• This is the Son who came like the life-giving sunrise (1:78), whose death saw the sun's light fail (23:45), and who rose victorious with the dawn on the third day (24:1), to shine his life giving beams of forgiveness to all nations (24:47).
  • Jesus is the Son who is the Christ (4:41), the Spirit-anointed (4:18), the Christ of God (9:20).
  • Luke tells us Jesus is the Spirit-anointed Son of the Father... Trinity revealed. Revealed to invite the nations to become Spirit-anointed adopted sons of the Father. Called, by the Father's word through the Psalmist, to the resurrected Son (Acts 2:33), the Son of God of whom Paul spoke (9:20)...
And today? Might we tell of the God who introduces himself in person, inviting us not to a lifestyle or to heaven but into the dynamic life of the divine family through the sending of the Son. A god like any other god we could imagine, but we don't imagine... for we know him only because he has made the first move to introduce himself to us. He ran out to embrace us (15:20), and came out to entreat us (15:28) to join his joyful celebration.

Friday, August 09, 2013

Interview: Clive Parnell (Amazing Love)

Clive Parnell is a former colleague of mine on UCCF's team for nine years. He has just recorded a new album. The album is available by download from Monday 12th August. You hear the first two tracks for free. Having listened to a free copy I really appreciate this album lyrically and musically - both in the original tracks and his versions of 10,000 Reasons and Our God.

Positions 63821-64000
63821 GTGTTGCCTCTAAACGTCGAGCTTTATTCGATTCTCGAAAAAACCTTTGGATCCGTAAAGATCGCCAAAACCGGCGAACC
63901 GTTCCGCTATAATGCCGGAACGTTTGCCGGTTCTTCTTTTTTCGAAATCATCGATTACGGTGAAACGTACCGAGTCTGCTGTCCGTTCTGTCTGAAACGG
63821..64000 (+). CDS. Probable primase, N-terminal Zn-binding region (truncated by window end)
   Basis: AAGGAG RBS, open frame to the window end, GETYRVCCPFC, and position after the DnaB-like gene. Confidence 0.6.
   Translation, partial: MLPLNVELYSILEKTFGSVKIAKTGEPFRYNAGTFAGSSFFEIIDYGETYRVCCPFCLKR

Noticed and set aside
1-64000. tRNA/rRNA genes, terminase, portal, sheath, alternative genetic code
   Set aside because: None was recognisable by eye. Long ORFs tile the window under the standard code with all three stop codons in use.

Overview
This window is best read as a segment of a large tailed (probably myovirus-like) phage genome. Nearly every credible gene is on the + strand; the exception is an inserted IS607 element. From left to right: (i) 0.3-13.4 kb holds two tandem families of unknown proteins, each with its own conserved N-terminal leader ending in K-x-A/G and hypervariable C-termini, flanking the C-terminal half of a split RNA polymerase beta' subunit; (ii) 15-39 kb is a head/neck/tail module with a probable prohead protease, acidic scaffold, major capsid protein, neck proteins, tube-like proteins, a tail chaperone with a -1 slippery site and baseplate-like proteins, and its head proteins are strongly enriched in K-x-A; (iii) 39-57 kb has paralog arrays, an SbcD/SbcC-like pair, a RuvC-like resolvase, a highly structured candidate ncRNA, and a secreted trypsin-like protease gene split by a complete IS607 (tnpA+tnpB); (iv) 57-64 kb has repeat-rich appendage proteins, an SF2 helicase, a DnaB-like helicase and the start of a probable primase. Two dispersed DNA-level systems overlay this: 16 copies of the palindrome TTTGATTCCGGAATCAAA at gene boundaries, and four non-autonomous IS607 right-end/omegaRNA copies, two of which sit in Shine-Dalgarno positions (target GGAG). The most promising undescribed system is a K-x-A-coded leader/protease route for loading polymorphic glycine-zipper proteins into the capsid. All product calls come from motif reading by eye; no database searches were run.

DB: Who is Clive Parnell, what's your journey, what's your story?
CP: Good question - you would probably be better asking my wife or kids if you want the real answer. I started life in Kent but moved to Scotland in my teens and became a Christian living in the highlands at 18 after a couple of pretty or ugly rebellious years. Before coming to faith I had a lot of energy and creativity but did not have a lot of focus.

When I became a Christian I began to learn the guitar and write my own songs. I then went to study theology and worked in a church before setting up a Trust using music to reach people with the gospel. I got married to Grace and have three kids and a puppy which makes life quite full! Following on from working in a church I was in band called indigoecho for 7 years and we did a lot of touring and made 2 albums.

I then worked for UCCF which was not in the game plan.  It was the only interview I have been at where I was saying I am not sure this is for me. After much prayer and conversation I ended up saying yes and worked with them for 9 years. This gave me a chance to speak, train and play music all over the UK and the world and It was an amazing journey.